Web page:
First off, some background: textured fly lines debuted in their modern incarnation with the release of the Sharkskin line by Scientific Anglers in 2007. This line was developed in SA’s lab, primarily by Jeff Wierenga, Tim Pommer, and Bruce Richards. When the line debuted, the market was fairly skeptical, most notably because of the steep price tag: for the first time, a company was asking over $100 for a fly line after taxes.
The Sharkskin process was mechanical. SA’s lab invented a machine which scored or embossed the line after ordinary production. (For background on how normal fly lines are made, check out my 2008 American Angler article Cooking Up Some Lines). In other words, an ordinary fly line was fed through a proprietary device which sliced into the line in a pattern.
Original Sharkskin Under a Fancy Science Camera
This has a number of effects. The most notable and most beneficial result of this process is that it cuts the surface tension along the line, making “line coil” almost non-existent. Secondarily, it reduces the surface area of the line making contact with the guides, thereby causing the line to shoot noticeably further. Because the ridges break up water’s ability to adhere to the line via surface tension, textured lines shed water well and thus mend very nicely. More controversially, texturing also allegedly helps the line to stay cleaner, by creating depressions into which grit and dirt can settle as a line ages, thus again reducing friction. And finally, it is frequently said to float higher on the water, although I am not sure this is a claim SA has ever made itself.
The concept on the higher flotation claim is that the more complex surface, coupled with the line’s water repellent chemicals, induces some degree of flotation-by-repellency or hydrophobia. Oil and water don’t mix, after all, and silk fly lines used to float entirely because they were permeated with oil. The problem with this argument is that plastic fly lines actually float primarily based on displacement. Thus any additional flotation imparted by the embossed surface of the line is likely to be negligible to the end user. There is also the possibility that the line could float higher as the result of surface tension, much like water-striding insects. From a real-world perspective, the problem with that concept is that the fly line would have to be set down so lightly–and on perfectly still water–as to not disturb the surface film, which I think is very unlikely in real fishing conditions.
The original Sharkskin from 2007 was a very aggressive product. The pricing was aggressive; the taper design was aggressive and meant for long casters; and most notably the emboss was very aggressive and the line was scored quite deep. This had unfortunate consequences, as I discovered firsthand when I tail hooked a 32″ brown trout on the Cumberland River and wound up in a 20 minute battle on 5 weight original Sharkskin. When the fish ran, I held the line in my fingers, and wound up bleeding from most of the insides of my knuckles by the end of the fight. In other words, texturing that deep makes a line sandpaper; with fast fish in a saltwater environment, that can be downright dangerous.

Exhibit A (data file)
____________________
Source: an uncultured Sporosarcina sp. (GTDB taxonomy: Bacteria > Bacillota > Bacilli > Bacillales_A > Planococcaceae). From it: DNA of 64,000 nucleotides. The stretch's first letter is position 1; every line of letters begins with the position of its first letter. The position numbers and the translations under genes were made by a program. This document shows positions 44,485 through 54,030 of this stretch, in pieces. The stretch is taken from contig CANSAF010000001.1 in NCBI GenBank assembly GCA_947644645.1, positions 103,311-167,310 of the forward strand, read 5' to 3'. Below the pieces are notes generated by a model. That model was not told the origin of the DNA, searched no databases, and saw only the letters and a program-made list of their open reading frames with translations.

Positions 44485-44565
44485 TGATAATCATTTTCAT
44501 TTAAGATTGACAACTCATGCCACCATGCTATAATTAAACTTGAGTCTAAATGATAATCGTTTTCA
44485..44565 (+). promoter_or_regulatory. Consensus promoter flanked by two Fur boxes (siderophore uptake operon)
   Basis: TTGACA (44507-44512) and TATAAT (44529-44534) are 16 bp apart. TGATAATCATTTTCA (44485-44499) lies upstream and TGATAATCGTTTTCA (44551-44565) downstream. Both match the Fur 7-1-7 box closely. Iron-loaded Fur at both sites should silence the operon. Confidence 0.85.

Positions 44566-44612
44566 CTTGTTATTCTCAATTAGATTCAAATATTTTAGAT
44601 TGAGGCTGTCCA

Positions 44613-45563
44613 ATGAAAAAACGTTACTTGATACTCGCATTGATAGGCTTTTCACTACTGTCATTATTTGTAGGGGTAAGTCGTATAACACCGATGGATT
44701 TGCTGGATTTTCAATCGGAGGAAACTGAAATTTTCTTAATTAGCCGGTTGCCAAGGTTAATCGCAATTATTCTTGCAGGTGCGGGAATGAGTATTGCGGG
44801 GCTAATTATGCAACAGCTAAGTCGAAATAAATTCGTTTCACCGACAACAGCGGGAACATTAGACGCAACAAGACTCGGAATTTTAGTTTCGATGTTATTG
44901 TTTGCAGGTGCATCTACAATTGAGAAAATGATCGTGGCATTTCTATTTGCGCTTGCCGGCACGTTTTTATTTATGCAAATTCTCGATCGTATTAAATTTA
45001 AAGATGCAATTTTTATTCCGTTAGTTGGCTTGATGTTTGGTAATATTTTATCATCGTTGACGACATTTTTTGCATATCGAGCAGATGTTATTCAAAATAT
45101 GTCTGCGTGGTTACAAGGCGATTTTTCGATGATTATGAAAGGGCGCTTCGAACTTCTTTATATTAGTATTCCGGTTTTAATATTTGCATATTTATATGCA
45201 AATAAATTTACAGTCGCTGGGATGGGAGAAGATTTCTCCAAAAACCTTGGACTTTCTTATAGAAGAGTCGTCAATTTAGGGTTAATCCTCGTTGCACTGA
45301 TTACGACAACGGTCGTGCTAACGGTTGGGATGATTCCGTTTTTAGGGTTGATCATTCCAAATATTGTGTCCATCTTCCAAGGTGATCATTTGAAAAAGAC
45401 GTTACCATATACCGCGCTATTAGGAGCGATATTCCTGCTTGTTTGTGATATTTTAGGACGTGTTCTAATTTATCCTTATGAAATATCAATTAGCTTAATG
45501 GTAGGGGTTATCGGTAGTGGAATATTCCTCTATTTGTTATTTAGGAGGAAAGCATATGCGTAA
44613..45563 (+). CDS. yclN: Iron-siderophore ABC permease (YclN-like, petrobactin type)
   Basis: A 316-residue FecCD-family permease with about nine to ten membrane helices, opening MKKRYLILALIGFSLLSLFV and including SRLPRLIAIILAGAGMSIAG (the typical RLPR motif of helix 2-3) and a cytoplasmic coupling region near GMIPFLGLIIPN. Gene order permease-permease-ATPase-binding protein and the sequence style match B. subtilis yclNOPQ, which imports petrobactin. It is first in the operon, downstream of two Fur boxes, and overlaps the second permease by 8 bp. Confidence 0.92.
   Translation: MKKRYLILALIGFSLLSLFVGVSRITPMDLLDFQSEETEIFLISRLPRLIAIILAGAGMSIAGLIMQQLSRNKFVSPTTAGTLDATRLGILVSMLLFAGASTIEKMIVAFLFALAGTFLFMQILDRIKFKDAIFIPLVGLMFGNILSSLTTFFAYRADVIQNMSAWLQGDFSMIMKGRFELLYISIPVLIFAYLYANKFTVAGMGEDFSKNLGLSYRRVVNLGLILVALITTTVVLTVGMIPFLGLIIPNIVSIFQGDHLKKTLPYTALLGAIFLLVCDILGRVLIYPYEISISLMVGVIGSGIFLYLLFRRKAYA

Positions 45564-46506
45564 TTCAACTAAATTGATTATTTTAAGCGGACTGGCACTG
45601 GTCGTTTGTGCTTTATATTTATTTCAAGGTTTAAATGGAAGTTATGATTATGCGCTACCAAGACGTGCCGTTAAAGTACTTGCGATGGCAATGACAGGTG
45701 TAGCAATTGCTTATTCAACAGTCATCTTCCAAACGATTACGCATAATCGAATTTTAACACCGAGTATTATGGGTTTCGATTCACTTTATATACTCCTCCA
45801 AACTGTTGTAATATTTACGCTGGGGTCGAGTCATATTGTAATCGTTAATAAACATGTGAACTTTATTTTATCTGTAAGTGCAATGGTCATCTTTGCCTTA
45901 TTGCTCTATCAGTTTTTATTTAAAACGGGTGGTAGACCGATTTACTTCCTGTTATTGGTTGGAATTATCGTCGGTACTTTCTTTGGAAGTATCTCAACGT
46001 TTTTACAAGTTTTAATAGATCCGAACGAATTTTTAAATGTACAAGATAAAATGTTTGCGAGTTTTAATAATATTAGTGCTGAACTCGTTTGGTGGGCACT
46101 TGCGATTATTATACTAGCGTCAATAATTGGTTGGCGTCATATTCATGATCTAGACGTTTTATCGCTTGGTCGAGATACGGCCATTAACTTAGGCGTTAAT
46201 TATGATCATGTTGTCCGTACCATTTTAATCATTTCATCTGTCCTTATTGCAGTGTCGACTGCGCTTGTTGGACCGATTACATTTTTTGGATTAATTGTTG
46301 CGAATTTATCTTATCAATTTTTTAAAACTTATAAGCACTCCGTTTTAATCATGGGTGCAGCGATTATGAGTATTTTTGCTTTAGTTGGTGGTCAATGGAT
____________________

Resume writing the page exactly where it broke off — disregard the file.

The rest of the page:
SA quickly figured this out and in subsequent years it dialed back the depth of its emboss. Building on the success of Sharkskin, it also developed new textures which were less naturally abrasive. The texture pattern on the Mastery Textured Series is akin to that of a golf ball. Again, dimples reduce surface tension along the line, thereby cutting back on line coil, and also create less surface area, resulting in longer shoots.
Mastery Textured’s Cute Dimples
Mastery Textured and subsequent series, including this year’s new triple textured lines, are a continued progression of what basically amount to experiments. Some anglers really enjoy the textured lines; others do not see what all the fuss is about.
My verdict on Textured lines is that they seem to work best in cold water/cold weather environments and where long casts are required. If I were only fishing on balmy summer days, making short casts from a drift boat, well, most of the advantages are basically being left on the shelf in that scenario, although the superior mending qualities could still be of some help. If I planned to bomb huge casts to stripers in a wintertime fishery where line coil was a problem and distance was a big advantage; now we’re talking about serious benefits.
The last thing I will say is that so far my experience has been that the Sharkskin/Textured lines also last longer. I am not sure why; possibly the texturing elevates the functional surface of the line above the inevitable cracks in the PVC coating, which are a byproduct of loss of plasticizers in the mix as the line ages.
Rating : Depends on application.
Purchase: Wherever fly line is sold.